Maura Drew-Lytle | Director, Media Relations and Communications | Directrice, Relations avec les médias et Communications
CREDIT UNIONS NOW!!!
On another subject we might be slowly getting Neil Brooks on our side. He was very interested in the Toronto FATCA Forum.
Indeed. A credit union will be something that I’ll have to consider. However, if they end up becoming subjected to FATCA anyway, then I will be screwed no matter what I do.
Ultimately, it is abundantly clear that my best defence is renouncing. That is okay. To be frank, when I’m placed in a position to where I have to protect her from what is in her view, a foreign government wanting to pry into her financial business, just because I’m a joint account holder with her, then I can accept the fact that by my feelings and actions, that I feel more loyalty towards my wife, than I do the US Government. To my view, this is not about money, or taxes. This is about resisting imperialistic overreach, and this is about resisting the attitudes of the homelanders that would rather look at us as though we’re disloyal tax dodgers, who really could care less about the fact that we may simply have hum drum lives just like them, and that the ONLY difference is that we don’t live in the US.
But really. If someone’s going to accuse me of being disloyal without cause, then why should I be loyal to them? They don’t care about us, and they can’t even be bothered to hear our story. Why am I wasting my breath trying to explain myself to these people? Why do I even owe them any explanation at this point?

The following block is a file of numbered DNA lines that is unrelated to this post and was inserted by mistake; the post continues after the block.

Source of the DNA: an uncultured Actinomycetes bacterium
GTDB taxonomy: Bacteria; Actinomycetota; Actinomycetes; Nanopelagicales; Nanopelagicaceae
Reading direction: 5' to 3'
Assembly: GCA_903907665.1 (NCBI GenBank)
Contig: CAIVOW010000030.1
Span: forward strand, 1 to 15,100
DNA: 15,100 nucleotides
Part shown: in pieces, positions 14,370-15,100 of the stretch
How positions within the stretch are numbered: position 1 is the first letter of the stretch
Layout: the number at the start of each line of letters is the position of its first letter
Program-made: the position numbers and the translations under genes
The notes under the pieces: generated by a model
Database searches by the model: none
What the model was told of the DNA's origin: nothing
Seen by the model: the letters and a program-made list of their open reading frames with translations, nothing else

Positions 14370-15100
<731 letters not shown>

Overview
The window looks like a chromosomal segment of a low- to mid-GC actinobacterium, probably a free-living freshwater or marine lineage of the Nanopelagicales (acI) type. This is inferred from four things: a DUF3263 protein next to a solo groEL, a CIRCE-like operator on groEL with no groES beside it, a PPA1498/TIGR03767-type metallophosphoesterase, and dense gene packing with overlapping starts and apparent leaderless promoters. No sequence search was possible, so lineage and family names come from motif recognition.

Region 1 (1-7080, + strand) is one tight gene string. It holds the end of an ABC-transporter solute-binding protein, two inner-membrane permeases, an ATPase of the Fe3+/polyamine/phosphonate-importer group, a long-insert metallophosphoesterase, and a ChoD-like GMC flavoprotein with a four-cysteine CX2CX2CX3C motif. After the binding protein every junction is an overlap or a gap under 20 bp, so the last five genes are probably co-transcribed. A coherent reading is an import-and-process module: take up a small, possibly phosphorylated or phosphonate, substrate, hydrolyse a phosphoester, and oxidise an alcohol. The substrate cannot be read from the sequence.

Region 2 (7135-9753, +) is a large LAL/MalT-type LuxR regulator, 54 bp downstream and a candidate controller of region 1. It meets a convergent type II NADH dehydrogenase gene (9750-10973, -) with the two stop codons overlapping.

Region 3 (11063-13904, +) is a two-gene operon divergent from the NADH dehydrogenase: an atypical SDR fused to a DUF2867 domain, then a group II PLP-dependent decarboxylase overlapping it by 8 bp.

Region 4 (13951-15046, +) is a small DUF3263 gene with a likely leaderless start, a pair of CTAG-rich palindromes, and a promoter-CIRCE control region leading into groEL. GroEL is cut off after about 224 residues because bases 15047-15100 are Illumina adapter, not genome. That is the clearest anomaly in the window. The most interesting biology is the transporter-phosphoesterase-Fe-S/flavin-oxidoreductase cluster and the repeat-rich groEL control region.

My bourgeois lifestyle is wiping my disabled wife’s butt, and for that, I’m subjected to the tyranny of the IRS tax form and penalty club, and I get to be treated like a second class citizen on top of it. Meanwhile, while the US totters over the fiscal cliff, the do-nothing Congress gets a raise! Fancy that! They do work sooooooo hard, you know! (sigh)
Yeah, I just want out!
*On another subject we might be slowly getting Neil Brooks on our side. He was very interested in the Toronto FATCA Forum.
My question is, which credit unions are planning on not complying with FATCA. To keep the information safe, if you can help me out, e-mail me or PM me via the PM feature on the forum. I went into one and asked about their reaction to FATCA. They looked like deer in the headlights.
Who can honestly say that a credit union can even shield me from FATCA when there is such limited information on the matter? On the other hand, it might potentially be my ace in the hole if Canadian banks go the way of Europe and my bank decides to close my account.
If this is the Neil Brooks that Tim is talking about, he is definitely an important opinion maker and needs to have a positive image of the Isaac Brock Society. He may even task some of his students or research assistants to follow the the IBS website.
The credit unions may not sign on to FATCA, but I have been told by two executives of QTrade and Credential Securities (two corporations who do the trading of securities for the credit unions) that they must be onside with FATCA. So it might be possible to have an ‘ordinary’ trading account with the Credit Union but not an account with QTRADE or Credentail Securities.
Then it seems that I could be in the clear at least for normal chequing services. That is good to know so that I know how to minimize any inconvenience. Matter of fact, there is a credit union not far from me, and I think I’ll inquire about an account within the next few days or so.
More importantly, I can calm down some, knowing that there are at least some options. No one makes really good decisions when they feel they’re under duress.